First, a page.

George E. Cooper's stint as South Carolina State University's ex-president lasted two weeks, ending on Thursday when the university's governing board reinstated him after his June 15 ouster, also by the board.
The reversal was possible because of turnover among trustees. In June the board had voted 7 to 4 to not renew Mr. Cooper's contract, essentially firing him. But the terms of two trustees who voted for the firing expired this week. They were replaced on Thursday by two new trustees, and the newly constituted board voted 8 to 5 to bring back the president.
Mr. Cooper said in an interview that he was optimistic that he and the board could move quickly past their recent split and that the university's plans would not be disrupted.
"I'm honored to be back at the university," said Mr. Cooper, who said he spent the last two weeks relaxing.
South Carolina's legislature elects trustees at South Carolina State, a historically black institution in Orangeburg. Mr. Cooper had been on the job for just two years before his brief removal. His predecessor was also fired, in a messy split that led to a lawsuit. Few other high-level administrators have served for more than a few years at the university recently.
The turbulence at the top at South Carolina State is due at least partially to severe financial pressure. The state has slashed its contribution by a crippling 44 percent over the last year. Enrollment has also dropped, and the university, with endowment funds of only $3.5-million, has used furloughs, a hiring freeze, job eliminations, and other spending trims to stay afloat.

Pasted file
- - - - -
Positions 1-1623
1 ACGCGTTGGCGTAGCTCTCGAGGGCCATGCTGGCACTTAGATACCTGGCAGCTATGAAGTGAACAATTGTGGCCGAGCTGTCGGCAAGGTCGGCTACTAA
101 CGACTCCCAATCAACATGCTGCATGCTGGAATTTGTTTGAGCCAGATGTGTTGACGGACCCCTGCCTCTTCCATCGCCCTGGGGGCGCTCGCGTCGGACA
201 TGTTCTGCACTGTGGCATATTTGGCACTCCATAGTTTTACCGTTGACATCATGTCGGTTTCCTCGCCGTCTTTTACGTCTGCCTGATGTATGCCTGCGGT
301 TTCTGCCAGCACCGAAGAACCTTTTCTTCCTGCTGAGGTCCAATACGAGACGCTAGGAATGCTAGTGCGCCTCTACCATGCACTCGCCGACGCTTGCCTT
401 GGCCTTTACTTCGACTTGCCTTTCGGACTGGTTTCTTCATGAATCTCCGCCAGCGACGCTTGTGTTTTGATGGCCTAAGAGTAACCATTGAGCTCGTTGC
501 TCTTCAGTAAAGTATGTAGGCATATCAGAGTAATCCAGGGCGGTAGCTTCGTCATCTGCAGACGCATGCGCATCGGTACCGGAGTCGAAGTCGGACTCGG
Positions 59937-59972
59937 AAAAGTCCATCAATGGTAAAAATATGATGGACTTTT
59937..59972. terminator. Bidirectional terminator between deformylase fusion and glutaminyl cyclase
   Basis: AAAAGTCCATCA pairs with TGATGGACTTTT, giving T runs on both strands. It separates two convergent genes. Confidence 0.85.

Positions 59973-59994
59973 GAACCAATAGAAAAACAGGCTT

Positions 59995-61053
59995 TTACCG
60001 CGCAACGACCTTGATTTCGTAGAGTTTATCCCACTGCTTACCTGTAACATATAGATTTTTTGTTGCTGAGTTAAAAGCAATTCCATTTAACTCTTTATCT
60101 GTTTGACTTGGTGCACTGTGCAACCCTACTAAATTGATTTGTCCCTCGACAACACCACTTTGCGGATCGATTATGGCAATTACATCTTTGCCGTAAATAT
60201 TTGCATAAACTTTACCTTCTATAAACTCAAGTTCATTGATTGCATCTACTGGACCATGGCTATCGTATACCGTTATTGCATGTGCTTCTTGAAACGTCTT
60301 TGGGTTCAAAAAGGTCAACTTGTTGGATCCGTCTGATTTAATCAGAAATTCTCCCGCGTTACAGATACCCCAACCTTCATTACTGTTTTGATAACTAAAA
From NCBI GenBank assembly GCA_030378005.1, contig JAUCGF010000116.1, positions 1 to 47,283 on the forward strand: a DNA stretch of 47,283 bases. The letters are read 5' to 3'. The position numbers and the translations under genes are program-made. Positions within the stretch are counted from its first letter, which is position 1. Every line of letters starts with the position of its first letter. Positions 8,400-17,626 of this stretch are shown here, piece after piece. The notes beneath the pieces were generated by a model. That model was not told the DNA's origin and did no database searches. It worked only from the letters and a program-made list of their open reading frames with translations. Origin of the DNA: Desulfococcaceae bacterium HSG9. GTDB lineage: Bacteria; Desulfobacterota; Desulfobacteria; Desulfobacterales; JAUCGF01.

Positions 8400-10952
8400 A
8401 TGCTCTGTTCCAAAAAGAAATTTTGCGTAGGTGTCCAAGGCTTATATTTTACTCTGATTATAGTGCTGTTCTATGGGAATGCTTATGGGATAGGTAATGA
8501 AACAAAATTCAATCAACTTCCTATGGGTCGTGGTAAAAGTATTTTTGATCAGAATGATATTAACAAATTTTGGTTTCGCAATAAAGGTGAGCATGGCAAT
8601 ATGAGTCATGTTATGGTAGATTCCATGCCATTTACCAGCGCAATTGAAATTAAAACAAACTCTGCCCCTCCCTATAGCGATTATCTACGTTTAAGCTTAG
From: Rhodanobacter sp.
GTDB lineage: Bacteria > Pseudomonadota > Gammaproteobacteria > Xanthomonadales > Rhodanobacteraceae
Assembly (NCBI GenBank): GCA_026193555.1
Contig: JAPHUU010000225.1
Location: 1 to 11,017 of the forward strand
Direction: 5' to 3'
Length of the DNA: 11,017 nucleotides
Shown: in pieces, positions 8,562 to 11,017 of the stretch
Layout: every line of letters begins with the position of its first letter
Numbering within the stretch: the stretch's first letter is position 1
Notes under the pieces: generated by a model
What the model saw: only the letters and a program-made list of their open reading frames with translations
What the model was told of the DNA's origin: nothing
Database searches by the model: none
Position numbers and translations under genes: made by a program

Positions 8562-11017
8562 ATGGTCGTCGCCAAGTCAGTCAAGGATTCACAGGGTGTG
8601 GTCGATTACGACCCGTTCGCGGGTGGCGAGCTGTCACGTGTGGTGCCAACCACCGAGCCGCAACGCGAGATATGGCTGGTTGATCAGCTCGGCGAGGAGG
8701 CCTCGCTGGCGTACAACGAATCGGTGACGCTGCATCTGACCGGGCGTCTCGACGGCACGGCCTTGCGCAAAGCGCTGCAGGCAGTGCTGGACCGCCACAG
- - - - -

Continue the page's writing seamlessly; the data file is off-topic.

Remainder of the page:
The board has struggled to adjust to a deeply altered relationship with the state, which appears unlikely to return to its generous funding levels of the past. Trustees have become more engaged with the university's management and finances, and that has obviously contributed to tension with campus leaders.
Attention to Fund Raising
South Carolina State's challenges are familiar to other historically black colleges. Most lack the array of substantial revenue streams available to their peers among white-majority colleges, particularly endowment funds and private donations. For example, a recent report says, in 2006 historically black colleges in North Carolina had one-eighth the endowment money, on a per-student basis, of other colleges.
During a retreat held in Charleston, S.C., earlier this week, South Carolina State's trustees discussed how to develop a culture of fund raising and development. Several stressed the need for stable leadership, which would enable a capital campaign—a new approach for the university.
Jonathan N. Pinson, the board's chairman, said during the retreat that the topic of fund raising often "got lost in our board meetings." That can't happen in the future, he said, as private support is critical to the university's survival.
While enrollment has dipped at South Carolina State, to about 4,250, the university's leaders make a strong case for its continued relevance. The institution is the only public historically black university in South Carolina, a state where blacks make up almost a third of the total population. The relatively affordable tuition of a public university is a draw for lower-income students, and about 90 percent of students at South Carolina State receive financial aid.
The university also played a high-profile and tragic role in the civil-rights movement. In 1968, students and other demonstrators gathered on the campus to protest an all-white bowling alley in Orangeburg. Police fired into the crowd, killing three people, including two university students, and injuring 27.
"Our mission is compelling," said Mr. Cooper. "If we did not exist, where would students go?"